On Wednesday, I examined how the Bengals defense needs to be fully prepared for the emerging beast that is Browns tight end, Jordan Cameron. As I mentioned in that piece, Cincinnati's defense has traditionally struggled against capable tight ends and this week's matchup is a doozy.
On the flip side, however, the Bengals offense presents a nice mismatch nightmare for the Browns defense at the same position. Jermaine Gresham and Tyler Eifert have teamed up and formed a nice combination of pass-catchers for quarterback Andy Dalton. Though Eifert was quiet last week with only one catch, he has been a good target in the offense this year.
Gresham has 15 catches through the first three games, while Eifert has nine and they have combined for 248 yards on the season. They also have 12 first downs, with Gresham charging for eight and Eifert adding four. Perhaps the most significant number though is the giant goose egg that both sport in the touchdown column.
When the Bengals drafted Eifert in the first round this year, many had figured that the Bengals offense would be unstoppable in the red zone. While the team has been effective in that area through the first three contests, it hasn't been thanks to the big tight ends.That may very well need to change for success this Sunday.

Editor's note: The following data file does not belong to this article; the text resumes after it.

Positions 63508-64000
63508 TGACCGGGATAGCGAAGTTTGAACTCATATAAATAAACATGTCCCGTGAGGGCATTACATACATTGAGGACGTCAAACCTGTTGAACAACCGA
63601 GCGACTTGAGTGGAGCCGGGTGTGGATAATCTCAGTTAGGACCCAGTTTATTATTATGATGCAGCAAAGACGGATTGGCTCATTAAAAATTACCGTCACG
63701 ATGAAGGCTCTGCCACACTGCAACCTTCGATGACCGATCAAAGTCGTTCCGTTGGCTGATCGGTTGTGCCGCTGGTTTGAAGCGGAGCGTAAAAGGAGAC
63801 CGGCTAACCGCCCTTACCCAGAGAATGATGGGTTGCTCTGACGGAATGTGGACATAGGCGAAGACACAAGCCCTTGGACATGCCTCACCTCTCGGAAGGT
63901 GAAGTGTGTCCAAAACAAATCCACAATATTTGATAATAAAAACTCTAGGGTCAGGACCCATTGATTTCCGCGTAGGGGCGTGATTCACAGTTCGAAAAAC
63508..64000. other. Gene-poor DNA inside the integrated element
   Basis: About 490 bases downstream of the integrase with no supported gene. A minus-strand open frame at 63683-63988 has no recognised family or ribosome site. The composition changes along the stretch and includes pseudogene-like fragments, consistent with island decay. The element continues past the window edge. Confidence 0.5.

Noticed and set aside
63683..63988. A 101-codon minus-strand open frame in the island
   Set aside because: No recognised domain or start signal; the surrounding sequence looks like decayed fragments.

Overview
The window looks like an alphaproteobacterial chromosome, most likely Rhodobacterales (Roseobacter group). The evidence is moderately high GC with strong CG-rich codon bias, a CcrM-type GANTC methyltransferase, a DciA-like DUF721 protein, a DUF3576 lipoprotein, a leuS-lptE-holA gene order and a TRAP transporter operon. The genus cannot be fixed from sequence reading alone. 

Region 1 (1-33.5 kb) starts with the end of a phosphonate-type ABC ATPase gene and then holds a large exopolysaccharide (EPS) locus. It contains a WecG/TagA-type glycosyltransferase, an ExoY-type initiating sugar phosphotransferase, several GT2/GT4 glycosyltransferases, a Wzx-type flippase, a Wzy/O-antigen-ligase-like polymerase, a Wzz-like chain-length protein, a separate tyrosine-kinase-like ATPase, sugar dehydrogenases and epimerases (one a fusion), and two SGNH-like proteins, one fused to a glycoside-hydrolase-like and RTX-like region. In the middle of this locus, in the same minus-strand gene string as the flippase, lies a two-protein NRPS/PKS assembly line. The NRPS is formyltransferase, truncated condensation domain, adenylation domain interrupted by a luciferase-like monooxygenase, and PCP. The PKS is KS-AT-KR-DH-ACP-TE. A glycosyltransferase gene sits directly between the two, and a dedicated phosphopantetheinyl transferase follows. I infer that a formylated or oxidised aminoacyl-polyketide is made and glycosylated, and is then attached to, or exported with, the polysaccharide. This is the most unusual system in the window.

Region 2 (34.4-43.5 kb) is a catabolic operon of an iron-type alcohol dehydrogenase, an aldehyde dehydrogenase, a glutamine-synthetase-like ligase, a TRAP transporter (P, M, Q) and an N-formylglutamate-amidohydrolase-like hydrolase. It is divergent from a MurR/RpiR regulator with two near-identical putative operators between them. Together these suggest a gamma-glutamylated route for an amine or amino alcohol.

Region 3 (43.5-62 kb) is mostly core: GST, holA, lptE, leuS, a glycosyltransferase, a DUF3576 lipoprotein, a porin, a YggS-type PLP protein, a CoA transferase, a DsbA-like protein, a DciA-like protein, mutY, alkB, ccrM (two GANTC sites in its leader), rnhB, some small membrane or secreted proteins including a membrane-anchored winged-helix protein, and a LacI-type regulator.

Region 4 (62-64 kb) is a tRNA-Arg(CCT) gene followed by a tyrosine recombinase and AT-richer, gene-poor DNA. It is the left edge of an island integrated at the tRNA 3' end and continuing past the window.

Note to Bengals offensive coordinator, Jay Gruden: This does NOT mean that you need to abandon the idea of getting A.J. Green the football!
Last season in the second game against the Browns, Gresham had one of his better days as a pro with seven catches for 68 yards and a career-long 55-yard touchdown reception.This play was made available because of the attention that Green was receiving on the outside. In the first game versus Cleveland, wide receiver Andrew Hawkins made a 50-yard touchdown reception operating in the slot. Though he obviously isn't a tight end, the slot and the conventional lineup spot for a tight end could be where Cincinnati's offense does the majority of their damage.
For all of his praise of both the direction of the Bengals team and for his nemesis Green, Browns cornerback Joe Haden has had his tussles with the Pro Bowl wide receiver. Like it always is, the defensive attention will be bracketed to Green, so others will have to make plays. With the emergence of Giovani Bernard and the continued improvement of both Mohamed Sanu and Marvin Jones, Dalton will be able to use play-action and pump fakes to hit his weapons. Those type of plays are ones where the middle of the field is left open and tight end do damage. Eifert exemplified this on Monday Night against the Steelers.
Yes, the Bengals need to get the ball to Green and yes, they will need to be able to run the ball. But these two talented tight ends are capable of doing more than being mere chain-movers. If used correctly, they could have a huge day in Cleveland.